Molecular dissection of pathways regulating glucose and lipid metabolism using siRNA

Detta är en avhandling från Stockholm : Karolinska Institutet, Department of Molecular Medicine and Surgery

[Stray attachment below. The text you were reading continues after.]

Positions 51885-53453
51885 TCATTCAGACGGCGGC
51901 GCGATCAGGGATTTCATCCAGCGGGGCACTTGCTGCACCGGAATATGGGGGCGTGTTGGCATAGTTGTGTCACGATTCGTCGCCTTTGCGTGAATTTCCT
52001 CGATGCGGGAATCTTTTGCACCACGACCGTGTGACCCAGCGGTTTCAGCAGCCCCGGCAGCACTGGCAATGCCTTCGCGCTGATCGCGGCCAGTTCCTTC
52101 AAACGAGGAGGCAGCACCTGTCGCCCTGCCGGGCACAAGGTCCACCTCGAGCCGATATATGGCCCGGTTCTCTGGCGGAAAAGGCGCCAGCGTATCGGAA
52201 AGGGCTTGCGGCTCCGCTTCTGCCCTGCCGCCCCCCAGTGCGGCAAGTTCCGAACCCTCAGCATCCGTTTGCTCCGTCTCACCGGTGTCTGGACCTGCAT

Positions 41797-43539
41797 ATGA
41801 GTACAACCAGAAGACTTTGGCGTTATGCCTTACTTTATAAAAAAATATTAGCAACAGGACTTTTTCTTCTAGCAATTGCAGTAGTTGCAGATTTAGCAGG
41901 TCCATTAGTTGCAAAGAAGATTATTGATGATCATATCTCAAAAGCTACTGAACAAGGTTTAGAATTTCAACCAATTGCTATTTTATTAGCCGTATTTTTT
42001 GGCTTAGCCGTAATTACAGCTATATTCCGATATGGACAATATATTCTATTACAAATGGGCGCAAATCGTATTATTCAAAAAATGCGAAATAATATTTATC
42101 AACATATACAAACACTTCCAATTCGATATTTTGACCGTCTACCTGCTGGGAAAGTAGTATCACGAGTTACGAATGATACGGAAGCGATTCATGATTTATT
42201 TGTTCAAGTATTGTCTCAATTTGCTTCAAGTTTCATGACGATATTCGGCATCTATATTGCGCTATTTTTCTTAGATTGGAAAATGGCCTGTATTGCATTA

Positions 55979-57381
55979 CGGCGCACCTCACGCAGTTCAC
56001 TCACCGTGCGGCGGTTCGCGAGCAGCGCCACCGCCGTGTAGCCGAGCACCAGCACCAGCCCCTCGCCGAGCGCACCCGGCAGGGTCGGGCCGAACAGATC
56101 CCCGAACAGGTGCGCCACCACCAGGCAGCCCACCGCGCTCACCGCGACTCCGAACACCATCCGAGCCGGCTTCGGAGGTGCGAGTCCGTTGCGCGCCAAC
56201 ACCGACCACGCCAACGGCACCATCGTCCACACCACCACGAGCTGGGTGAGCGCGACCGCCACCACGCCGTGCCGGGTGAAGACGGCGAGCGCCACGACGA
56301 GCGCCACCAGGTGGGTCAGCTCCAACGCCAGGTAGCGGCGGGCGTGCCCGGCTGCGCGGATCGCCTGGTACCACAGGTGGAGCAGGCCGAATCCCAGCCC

Sammanfattning: Type 2 diabetes is a complex chronic disease that is associated with skeletal muscle insulin resistance. The aim of this thesis is to investigate pathways regulating glucose and lipid metabolism in human skeletal muscle. Whole body metabolism differs between men and women. Epidemiological studies show gender-dependent variations in risk factors for type 2 diabetes. Therefore, we tested the hypothesis that intrinsic sex differences contribute to skeletal muscle metabolism and gene expression. Sex-dependent differences in expression of genes important for glucose and lipid metabolism were observed in skeletal muscle biopsies from age-matched male and female subjects. When the same genes were analyzed in cultured myotubes from the same subjects no sex-dependent differences were found. Furthermore, basal and insulin-stimulated glucose metabolism, as well as lipid uptake and beta-oxidation, were similar in myotubes between the sexes. Thus, we provide evidence against sexual dimorphism in metabolism in cultured myotubes. Differences seen between males and females in vivo are likely a consequence of systemic factors. The complexity of the insulin signaling pathway is magnified by the existence of multiple isoforms of key signaling molecules. Insulin receptor substrate (IRS) 1 and 2 are the first post-receptor signaling molecules in the insulin signaling cascade, while Akt is a downstream kinase important for metabolic responses and cell survival. siRNA-mediated gene silencing was used to determine the relative contribution of IRS and Akt isoforms to glucose and lipid metabolism in human myotubes. Our results provide evidence that IRS-1 and Akt2 are required for cell growth and differentiation, as well as insulin-stimulated glucose uptake and incorporation into glycogen, whereas IRS-2 and Akt1 are dispensable. In contrast, IRS-2 was necessary for insulin action on lipid uptake and metabolism. Thus, we provide evidence for isoform-specific regulation in the insulin signaling cascade governing glucose and lipid metabolism. Insulin resistance has been linked to low-grade inflammation and increased circulatory inflammatory cytokines. We determined the role of inhibitor of nuclear factor-?beta kinase beta (IKKbeta) in TNF-alpha-induced insulin resistance in cultured human myotubes. Deletion of IKKbeta fully protected against TNF-alpha-induced insulin resistance at the level of Akt and AS160 phosphorylation. Importantly, TNF-alpha-induced impairments in insulin action on glucose uptake and incorporation into glycogen were completely restored by siRNA-mediated gene silencing of IKKbeta. The AMPK-related kinase SNF (sucrose, non-fermenting) 1/AMPK-related kinase (SNARK) has been linked to obesity and type 2 diabetes. We show that SNARK expression is unaltered in skeletal muscle from type 2 diabetic patients. Conversely, SNARK expression is increased in obese humans, and in cultured myotubes exposed to metabolic stressors including TNF-alpha and palmitate. siRNA-mediated SNARK silencing was without effect on basal or insulin-stimulated glucose and lipid metabolism, and failed to prevent TNF-alpha- or palmitate-induced insulin resistance. Thus, SNARK does not directly influence skeletal muscle metabolism in human. In conclusion, siRNA has been used to validate several molecular mechanisms governing insulin-dependent control of glucose and lipid metabolism in skeletal muscle from normal glucose tolerant and type 2 diabetic men and women. Isoform-specific gene targeting of insulin signaling proteins has potential to prevent or correct insulin resistance in skeletal muscle.

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